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Conscript Nation (Hardback)

Coercion and Consent in the Bolivian Barracks

World History > The Americas

Imprint: University of Pittsburgh Press
Series: Pitt Latin American Series
Pages: 264
Illustrations: 10 b&w
ISBN: 9780822946021
Published: 30th September 2020
Casemate UK Academic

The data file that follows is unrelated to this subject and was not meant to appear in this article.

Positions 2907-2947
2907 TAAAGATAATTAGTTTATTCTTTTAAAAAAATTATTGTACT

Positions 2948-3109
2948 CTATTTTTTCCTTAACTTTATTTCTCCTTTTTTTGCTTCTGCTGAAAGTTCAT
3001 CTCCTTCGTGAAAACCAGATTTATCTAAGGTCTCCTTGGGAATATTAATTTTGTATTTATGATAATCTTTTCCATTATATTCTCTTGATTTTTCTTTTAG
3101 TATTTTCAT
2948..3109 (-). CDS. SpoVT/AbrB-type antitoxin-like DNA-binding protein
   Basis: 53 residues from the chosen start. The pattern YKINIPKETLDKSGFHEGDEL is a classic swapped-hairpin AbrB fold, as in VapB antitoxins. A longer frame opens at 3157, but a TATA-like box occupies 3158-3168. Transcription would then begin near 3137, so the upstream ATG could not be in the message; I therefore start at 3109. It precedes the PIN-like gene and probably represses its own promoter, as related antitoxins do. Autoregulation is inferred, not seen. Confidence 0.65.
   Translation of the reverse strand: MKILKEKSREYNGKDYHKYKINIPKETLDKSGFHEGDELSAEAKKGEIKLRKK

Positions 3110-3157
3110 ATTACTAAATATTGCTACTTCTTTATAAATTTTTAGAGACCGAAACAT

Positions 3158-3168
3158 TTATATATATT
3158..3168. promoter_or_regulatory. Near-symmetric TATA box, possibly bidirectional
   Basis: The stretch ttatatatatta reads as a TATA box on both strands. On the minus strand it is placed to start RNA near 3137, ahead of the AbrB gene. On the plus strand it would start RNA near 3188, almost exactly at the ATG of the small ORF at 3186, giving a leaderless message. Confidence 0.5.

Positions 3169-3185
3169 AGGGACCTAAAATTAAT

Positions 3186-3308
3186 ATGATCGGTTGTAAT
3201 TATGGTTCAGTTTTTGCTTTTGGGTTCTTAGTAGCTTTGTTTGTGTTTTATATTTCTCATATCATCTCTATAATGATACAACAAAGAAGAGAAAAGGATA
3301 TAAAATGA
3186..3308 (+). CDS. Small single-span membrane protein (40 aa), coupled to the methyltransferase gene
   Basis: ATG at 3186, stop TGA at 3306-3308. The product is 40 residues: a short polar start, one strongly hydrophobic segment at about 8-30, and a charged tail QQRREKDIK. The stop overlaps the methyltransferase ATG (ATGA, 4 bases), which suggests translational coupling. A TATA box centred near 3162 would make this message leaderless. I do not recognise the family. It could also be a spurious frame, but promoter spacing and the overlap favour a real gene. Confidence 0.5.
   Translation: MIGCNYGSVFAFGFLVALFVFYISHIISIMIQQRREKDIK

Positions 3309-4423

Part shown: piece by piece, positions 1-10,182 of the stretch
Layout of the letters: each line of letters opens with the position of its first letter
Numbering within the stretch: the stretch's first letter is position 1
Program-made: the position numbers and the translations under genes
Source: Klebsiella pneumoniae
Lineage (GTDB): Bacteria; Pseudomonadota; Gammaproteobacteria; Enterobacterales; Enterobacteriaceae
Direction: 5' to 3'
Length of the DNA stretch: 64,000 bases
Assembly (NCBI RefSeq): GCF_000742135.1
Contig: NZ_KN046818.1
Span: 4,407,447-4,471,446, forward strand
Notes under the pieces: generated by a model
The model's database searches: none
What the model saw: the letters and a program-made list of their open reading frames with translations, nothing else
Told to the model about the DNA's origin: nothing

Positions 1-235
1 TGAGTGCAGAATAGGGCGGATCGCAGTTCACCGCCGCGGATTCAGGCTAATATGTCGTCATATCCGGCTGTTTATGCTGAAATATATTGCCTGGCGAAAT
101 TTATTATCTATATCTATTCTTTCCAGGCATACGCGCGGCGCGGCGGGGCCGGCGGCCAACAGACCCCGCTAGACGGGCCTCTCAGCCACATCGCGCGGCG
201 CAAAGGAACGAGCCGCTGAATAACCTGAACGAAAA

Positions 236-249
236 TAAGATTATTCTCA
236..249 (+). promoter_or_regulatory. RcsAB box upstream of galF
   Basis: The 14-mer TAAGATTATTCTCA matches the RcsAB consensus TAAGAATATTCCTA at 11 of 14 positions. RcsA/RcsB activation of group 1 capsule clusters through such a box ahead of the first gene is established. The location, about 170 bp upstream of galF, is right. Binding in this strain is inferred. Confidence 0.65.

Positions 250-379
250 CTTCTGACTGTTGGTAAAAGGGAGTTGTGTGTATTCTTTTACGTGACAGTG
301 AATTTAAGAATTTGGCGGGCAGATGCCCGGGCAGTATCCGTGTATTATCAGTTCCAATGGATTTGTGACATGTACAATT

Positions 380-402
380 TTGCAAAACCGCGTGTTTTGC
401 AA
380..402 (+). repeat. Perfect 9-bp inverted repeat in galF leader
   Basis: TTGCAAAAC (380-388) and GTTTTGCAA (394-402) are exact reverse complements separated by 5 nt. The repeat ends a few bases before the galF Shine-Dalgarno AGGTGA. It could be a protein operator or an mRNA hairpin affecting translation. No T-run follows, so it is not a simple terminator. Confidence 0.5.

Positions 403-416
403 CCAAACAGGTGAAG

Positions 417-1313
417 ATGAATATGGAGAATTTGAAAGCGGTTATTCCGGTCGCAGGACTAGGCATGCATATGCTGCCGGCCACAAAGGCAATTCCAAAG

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Military service in Bolivia has long been compulsory for young men. This service plays an important role in defining identity, citizenship, masculinity, state formation, and civil-military relations in twentieth-century Bolivia. The project of obligatory military service originated as part of an attempt to restrict the power of indigenous communities after the 1899 civil war. During the following century, administrations (from oligarchic to revolutionary) expressed faith in the power of the barracks to assimilate, shape, and educate the population. Drawing on a body of internal military records never before used by scholars, Elizabeth Shesko argues that conscription evolved into a pact between the state and society. It not only was imposed from above but was also embraced from below because it provided a space for Bolivians across divides of education, ethnicity, and social class to negotiate their relationships with each other and with the state. Shesko contends that state formation built around military service has been characterized in Bolivia by multiple layers of negotiation and accommodation. The resulting nation-state was and is still hierarchical and divided by profound differences, but it never was simply an assimilatory project. It instead reflected a dialectical process to define the state and its relationships.

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